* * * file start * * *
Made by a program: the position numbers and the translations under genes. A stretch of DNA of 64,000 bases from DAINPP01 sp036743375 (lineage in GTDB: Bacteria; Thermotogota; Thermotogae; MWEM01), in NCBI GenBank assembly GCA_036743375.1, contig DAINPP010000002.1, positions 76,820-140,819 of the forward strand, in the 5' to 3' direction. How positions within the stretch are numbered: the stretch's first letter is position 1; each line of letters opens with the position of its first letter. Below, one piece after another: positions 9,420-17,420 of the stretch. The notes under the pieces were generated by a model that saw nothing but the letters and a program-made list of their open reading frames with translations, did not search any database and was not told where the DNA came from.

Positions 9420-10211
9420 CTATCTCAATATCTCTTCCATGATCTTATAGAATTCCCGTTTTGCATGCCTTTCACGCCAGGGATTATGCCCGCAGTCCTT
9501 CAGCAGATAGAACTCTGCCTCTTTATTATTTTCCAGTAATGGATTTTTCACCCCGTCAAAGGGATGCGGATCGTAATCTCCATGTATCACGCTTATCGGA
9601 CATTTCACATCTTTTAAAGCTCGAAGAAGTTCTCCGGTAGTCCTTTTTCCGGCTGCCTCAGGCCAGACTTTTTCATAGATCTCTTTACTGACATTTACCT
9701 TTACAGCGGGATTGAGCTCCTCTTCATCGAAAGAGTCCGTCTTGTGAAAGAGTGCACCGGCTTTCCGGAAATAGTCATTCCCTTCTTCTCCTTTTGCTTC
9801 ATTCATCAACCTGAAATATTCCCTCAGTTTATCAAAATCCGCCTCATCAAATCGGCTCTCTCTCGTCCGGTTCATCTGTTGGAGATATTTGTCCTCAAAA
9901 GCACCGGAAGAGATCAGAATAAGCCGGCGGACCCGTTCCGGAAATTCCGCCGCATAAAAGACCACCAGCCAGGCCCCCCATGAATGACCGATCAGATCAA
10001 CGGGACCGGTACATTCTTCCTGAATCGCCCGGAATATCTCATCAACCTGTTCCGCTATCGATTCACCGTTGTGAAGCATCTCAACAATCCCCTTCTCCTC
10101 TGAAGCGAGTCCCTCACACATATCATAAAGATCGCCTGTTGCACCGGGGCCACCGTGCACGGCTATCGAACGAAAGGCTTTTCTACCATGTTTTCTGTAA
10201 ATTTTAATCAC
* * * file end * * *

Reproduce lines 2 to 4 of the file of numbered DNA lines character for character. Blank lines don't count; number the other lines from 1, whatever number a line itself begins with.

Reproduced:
Positions 9420-10211
9420 CTATCTCAATATCTCTTCCATGATCTTATAGAATTCCCGTTTTGCATGCCTTTCACGCCAGGGATTATGCCCGCAGTCCTT
9501 CAGCAGATAGAACTCTGCCTCTTTATTATTTTCCAGTAATGGATTTTTCACCCCGTCAAAGGGATGCGGATCGTAATCTCCATGTATCACGCTTATCGGA